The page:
Can music listening offer reliable cognitive benefits? If so, how is this achieved? These outwardly simple questions are at the heart of decades of research that has now accumulated to examine the cognitive effects of music listening. The most well known of these is the infamous Mozart Effect which describes a short-lived improvement in abstract reasoning following exposure to Mozart's K. 448 sonata. This effect has been replicated by some, but not others, and remains the subject of much controversy. Nonetheless, efforts to understand the basis for the Mozart Effect have yielded two prominent neurobiological theories; the Trion Model and the Arousal and Mood Hypothesis. These theories offer insights into the cognitive neuroscience of music listening, but do not yet accommodate all of the research findings. New research technologies that allow us to consider multiple causal factors (neurobiological, emotional, cognitive, and experiential) as underpinning the Mozart Effect will likely resolve this issue. This chapter provides a review of the music-cognition literature and highlights specific challenges to advancement in this field. Our aim is to use the Mozart Effect to illustrate the progress that has been made in the field of music-cognition and to demonstrate the need for ongoing theoretical inquiry.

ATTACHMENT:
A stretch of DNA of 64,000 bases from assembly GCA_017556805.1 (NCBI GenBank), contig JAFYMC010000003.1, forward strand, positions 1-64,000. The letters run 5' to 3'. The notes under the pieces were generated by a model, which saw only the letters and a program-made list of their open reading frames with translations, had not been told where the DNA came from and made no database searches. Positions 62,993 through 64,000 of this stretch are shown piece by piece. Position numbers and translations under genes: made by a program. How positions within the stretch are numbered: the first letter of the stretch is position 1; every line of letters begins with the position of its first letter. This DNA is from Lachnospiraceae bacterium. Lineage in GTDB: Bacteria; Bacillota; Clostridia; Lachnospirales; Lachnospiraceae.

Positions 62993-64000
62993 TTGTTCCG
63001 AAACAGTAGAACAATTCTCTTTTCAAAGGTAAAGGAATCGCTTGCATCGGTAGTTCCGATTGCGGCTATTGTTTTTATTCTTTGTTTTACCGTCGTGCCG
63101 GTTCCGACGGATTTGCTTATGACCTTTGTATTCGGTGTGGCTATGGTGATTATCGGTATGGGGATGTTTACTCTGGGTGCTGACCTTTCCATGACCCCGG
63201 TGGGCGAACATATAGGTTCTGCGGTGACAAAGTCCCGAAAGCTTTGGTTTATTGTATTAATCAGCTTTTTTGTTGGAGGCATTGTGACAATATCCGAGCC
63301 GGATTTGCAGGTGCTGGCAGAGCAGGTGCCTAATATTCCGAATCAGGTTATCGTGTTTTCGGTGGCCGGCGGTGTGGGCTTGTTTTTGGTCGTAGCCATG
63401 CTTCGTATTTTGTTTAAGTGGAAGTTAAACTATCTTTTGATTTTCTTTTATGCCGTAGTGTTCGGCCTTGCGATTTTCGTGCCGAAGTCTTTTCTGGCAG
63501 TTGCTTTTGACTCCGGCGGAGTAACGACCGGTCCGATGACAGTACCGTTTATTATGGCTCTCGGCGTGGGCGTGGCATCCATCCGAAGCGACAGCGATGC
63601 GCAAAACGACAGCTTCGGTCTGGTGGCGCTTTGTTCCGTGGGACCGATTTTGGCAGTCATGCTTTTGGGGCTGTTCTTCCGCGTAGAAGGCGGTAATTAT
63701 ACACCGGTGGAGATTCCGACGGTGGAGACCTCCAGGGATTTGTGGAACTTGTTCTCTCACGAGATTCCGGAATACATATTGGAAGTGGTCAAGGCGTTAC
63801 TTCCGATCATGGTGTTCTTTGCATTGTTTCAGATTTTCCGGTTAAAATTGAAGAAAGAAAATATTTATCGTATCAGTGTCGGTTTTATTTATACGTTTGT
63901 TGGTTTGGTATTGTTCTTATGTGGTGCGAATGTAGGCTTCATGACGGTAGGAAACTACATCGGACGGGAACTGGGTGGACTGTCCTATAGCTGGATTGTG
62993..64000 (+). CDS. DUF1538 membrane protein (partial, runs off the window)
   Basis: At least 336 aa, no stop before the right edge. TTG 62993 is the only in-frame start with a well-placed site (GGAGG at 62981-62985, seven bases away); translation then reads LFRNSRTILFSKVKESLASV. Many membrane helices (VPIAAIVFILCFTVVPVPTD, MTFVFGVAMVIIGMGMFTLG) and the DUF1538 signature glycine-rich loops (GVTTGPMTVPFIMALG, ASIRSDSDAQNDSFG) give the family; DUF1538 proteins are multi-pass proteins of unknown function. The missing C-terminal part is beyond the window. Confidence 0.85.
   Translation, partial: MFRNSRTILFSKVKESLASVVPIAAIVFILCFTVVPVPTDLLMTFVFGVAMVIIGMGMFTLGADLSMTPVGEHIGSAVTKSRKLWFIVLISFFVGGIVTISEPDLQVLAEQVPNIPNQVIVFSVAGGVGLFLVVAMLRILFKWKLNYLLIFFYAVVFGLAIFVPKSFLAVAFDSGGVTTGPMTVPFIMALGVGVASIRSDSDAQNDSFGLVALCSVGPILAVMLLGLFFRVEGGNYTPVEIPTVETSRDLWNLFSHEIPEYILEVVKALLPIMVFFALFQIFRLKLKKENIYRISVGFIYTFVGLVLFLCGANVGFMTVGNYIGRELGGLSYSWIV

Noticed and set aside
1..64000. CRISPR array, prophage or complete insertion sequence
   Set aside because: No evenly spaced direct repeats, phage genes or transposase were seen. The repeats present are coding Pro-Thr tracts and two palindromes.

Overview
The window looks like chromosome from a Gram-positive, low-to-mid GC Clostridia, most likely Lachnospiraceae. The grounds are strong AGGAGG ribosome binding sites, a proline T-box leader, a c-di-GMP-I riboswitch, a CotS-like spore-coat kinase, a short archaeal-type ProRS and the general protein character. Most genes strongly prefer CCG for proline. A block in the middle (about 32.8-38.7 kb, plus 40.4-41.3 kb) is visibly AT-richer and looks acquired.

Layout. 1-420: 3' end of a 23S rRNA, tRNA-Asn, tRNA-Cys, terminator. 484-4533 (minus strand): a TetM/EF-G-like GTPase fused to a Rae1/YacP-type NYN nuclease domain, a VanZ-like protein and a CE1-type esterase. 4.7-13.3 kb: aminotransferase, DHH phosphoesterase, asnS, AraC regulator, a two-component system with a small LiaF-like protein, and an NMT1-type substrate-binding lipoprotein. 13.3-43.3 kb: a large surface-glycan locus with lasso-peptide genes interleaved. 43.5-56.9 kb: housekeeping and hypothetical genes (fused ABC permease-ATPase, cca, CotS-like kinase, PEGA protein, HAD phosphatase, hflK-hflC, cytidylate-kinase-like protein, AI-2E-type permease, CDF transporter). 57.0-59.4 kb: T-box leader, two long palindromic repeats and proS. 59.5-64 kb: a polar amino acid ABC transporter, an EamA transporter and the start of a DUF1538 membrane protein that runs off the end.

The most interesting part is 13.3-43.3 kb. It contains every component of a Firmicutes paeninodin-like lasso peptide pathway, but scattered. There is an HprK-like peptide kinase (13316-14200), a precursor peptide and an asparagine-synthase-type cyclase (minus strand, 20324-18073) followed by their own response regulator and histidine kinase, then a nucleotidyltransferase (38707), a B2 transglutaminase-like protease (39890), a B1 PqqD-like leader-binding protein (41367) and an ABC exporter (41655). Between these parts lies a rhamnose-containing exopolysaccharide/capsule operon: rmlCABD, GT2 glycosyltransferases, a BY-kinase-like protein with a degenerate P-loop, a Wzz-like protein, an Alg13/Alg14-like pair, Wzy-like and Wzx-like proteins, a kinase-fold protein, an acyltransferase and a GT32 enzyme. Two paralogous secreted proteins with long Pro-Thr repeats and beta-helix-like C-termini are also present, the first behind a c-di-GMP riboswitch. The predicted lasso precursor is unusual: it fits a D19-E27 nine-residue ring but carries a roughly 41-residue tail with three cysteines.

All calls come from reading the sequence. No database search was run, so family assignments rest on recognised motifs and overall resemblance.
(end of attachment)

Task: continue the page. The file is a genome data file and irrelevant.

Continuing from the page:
|Title of host publication||Lifelong engagement with music: Benefits for mental health and well-being|
|Editors||Nikki S Rickard, Katrina McFerran|
|Place of Publication||Hauppauge NY United States|
|Publisher||Nova Science Publishers|
|Number of pages||26|
|Publication status||Published - 2012|